The Joseph Rowntree Foundation will open by sharing the reality of poverty and lack of social mobility in the UK. Speakers from BITC member businesses will explain why this issue is important to them and how they are helping to change outcomes for those that need it most.

As employers and partners to local schools, businesses are in a strong position to have an impact on people’s futures. What are the issues? How might businesses help tackle them? How can impact be measured?

The event takes place at Coventry University (Engineering & Computing Building, 1 Gulson Rd, Coventry CV1 2JH) from 13:30 to 16:30 on Tuesday 5th June 2018.

Read the PDF flyer.

Book a place here.

100s of guests and over 50 exhibitors celebrate recognition of Birmingham as a social enterprise city

UPDATED 14th June 2018: More coverage of this event and Birmingham’s Social Enterprise ~City achievement HERE.

Today, the final day of City Drive 2018, also marked Birmingham’s successful bid to be recognised as a Social Enterprise City and it saw the city’s social enterprise sector take over the Council House banqueting suite for the first ever social enterprise festival to be held there.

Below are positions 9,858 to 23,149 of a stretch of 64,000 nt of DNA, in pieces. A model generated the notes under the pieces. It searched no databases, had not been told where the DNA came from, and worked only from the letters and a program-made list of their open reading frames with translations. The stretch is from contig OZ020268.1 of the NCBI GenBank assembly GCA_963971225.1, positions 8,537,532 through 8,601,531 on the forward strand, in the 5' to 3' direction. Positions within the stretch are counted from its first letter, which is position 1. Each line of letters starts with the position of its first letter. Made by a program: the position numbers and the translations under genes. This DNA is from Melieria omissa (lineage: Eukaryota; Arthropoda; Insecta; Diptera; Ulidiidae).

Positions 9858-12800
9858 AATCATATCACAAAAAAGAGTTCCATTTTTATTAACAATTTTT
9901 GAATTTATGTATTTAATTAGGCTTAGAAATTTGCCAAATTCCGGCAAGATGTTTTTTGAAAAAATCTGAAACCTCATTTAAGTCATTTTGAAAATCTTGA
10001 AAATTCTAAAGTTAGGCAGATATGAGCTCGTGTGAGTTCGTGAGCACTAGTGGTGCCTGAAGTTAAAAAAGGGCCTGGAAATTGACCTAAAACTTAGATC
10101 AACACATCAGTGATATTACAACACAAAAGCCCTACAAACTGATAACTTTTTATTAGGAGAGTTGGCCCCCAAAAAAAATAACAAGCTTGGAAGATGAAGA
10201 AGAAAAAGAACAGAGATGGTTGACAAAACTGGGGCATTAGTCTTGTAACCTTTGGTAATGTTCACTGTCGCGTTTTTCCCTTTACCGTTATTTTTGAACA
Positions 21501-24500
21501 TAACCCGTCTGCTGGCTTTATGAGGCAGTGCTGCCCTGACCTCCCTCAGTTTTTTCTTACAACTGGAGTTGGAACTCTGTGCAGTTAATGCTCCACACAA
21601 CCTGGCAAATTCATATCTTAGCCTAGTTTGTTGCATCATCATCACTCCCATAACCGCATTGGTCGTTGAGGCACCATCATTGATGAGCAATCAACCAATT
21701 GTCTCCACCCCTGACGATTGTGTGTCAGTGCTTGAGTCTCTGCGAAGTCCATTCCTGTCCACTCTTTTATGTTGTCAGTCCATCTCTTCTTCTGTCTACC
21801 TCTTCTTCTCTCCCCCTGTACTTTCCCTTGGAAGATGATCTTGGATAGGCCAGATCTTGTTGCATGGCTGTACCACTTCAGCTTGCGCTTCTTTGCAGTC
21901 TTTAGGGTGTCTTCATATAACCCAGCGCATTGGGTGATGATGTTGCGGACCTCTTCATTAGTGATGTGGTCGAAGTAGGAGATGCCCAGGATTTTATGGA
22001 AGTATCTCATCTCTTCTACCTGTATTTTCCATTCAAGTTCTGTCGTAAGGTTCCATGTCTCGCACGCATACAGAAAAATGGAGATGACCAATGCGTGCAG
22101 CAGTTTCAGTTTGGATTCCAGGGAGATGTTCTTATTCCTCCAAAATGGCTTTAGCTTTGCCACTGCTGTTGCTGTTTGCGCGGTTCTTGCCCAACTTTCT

As Sarah Crawley explained in her speech, this wasn’t of course quite the first ever social enterprise festival to be held in Birmingham. That took place on a freezing day in December 2013 when the Digbeth Social Enterprise Quarter held its first Christmas Market.

That was a valiant effort — but it was dramatically overtaken by today’s event. I have been to a lot of things at the Banqueting Suite over the years, but I have never seen it so enthusiastically full. What a way to mark City Drive week and at the same time celebrate Brum’s official recognition as a social enterprise city.

The event was sponsored by Wates, which has long been committed to increasing the number of social enterprises in its supply-chain. The company is now on track to meet its pledge of spending £20m with social enterprises by 2020.